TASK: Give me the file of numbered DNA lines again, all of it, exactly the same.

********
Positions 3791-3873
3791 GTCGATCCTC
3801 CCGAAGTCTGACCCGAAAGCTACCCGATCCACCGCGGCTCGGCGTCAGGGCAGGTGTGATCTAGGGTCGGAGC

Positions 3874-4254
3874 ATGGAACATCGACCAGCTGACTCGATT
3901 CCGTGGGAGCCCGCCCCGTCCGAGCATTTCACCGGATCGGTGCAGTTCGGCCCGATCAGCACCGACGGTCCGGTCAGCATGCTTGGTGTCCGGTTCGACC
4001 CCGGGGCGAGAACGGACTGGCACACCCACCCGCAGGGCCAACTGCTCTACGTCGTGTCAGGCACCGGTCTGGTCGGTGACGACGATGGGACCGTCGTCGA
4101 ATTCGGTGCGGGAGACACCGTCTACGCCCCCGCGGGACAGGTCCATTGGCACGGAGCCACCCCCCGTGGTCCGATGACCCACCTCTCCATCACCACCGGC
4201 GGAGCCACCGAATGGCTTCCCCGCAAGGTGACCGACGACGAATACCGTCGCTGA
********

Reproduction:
Positions 3791-3873
3791 GTCGATCCTC
3801 CCGAAGTCTGACCCGAAAGCTACCCGATCCACCGCGGCTCGGCGTCAGGGCAGGTGTGATCTAGGGTCGGAGC

Positions 3874-4254
3874 ATGGAACATCGACCAGCTGACTCGATT
3901 CCGTGGGAGCCCGCCCCGTCCGAGCATTTCACCGGATCGGTGCAGTTCGGCCCGATCAGCACCGACGGTCCGGTCAGCATGCTTGGTGTCCGGTTCGACC
4001 CCGGGGCGAGAACGGACTGGCACACCCACCCGCAGGGCCAACTGCTCTACGTCGTGTCAGGCACCGGTCTGGTCGGTGACGACGATGGGACCGTCGTCGA
4101 ATTCGGTGCGGGAGACACCGTCTACGCCCCCGCGGGACAGGTCCATTGGCACGGAGCCACCCCCCGTGGTCCGATGACCCACCTCTCCATCACCACCGGC
4201 GGAGCCACCGAATGGCTTCCCCGCAAGGTGACCGACGACGAATACCGTCGCTGA